I seem bendable plywood on the net of 1/8" thick that's just about the right thickness, I am deviating on using traditional wood or ply, the good about ply is that it comes in sheets of 4x8 that give me room to try few times, this is my first time and I know the horns got a extreme bend.
Or, thinking of it the opposite way, you need to divide the ridgid, curved, end result into layers to create flexibility, if you want to laminate. Again, Ive done this with curved casework (crown and baseboard moldings), but I'm no luthier. The last time I did this was several years ago. I laminated thin strips of wood onto a mold, and ran them through a W+H shaper to achieve the profile. The wood was cypress, my thickness was probably 1/16 for each layer (full width,3-4"), my radius was at least 30", and no heat was required. I don't remember what my adhesive was, probably titebond II. I sure miss doing that kind of work. Dang this economy!
Edit: the OP came back! The PVC is just used to create a vessel for steaming, not as a "hot pipe" for bending.
If the ply is "bendable", that means you dont need heat, or anything else to bend it- that's the point! There's no "trying" anything involved. You adhere it to something that gives it a final shape, and that's it. But without being adhered to something structually superior, it won't keep it's shape! The laminated sides of a guitar keep their shape, roughly, as does the steam bent sides of your DB. The light construction methods, which are deemed necessary for tone production and light weight (and ultimately, playability) demand this. So... how exactly are you going from flimsy sheet goods/raw material to > gig worthy final product? What is the build process? I don't understand.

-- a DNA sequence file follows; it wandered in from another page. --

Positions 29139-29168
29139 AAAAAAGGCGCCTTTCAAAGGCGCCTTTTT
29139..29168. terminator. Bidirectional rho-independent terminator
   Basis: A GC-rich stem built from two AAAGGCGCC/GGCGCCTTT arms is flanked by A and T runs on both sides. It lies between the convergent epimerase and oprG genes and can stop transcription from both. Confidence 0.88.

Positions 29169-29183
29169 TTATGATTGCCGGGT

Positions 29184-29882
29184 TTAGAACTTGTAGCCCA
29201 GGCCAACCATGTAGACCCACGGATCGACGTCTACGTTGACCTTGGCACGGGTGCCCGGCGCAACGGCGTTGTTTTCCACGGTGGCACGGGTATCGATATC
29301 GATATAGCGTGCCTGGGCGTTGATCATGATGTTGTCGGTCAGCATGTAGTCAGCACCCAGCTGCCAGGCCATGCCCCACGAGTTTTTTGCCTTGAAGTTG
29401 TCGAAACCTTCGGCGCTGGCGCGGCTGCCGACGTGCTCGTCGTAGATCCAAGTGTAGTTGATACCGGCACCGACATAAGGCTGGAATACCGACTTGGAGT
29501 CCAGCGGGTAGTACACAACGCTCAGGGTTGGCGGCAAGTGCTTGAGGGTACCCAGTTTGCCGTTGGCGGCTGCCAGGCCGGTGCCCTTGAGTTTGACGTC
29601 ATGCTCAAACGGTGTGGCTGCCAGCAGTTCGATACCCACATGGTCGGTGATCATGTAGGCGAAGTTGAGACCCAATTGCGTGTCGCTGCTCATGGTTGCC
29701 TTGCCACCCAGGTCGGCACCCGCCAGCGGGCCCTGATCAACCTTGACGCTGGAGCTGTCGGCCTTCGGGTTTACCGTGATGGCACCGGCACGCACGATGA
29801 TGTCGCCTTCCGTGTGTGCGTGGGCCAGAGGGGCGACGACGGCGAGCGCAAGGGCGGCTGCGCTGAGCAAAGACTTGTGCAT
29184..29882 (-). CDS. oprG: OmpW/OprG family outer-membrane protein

This is exactly correct. I would be hesitant to reinvent the wheel here. I would have a real concern about delamination. Call LMI or any of the other wood suppliers and ask for orphan sides. You can often get sides that don't have a match very cheap. These are great for practice or painted bodies. Check ebay for a hot pipe or look into plans for a "fox bender" if you plan to do more than a couple of these the bender is the way to go. With a pipe patience is the key.
Here are a couple of pictures of my homemade Fox type bender. Cost on this was about $40 and I will do a couple of things differently next time, but this one is completely functional. For heat I've used a silicon heat blanket $$ (google), but you can use lightbulbs as well.
I've bent 7-ply 3mm birch plywood many times. No problem with delamination and it stays on the bent shape great. Only little water from spray bottle is needed. I use copper pipe and heat gun as bending iron. Very easy after some practice.
Okay, this makes sense, but is this material marketed as " bendable plywood"? Or is it a stiff sheet good that you are using traditional lutherie techniques to form? Seven plies in 3mm- wow!
Guys, the thread title clearly says "blendable" plywood. He's obviously trying to blend the plywood with some other beautiful hardwood to make it look nicer. Get it right!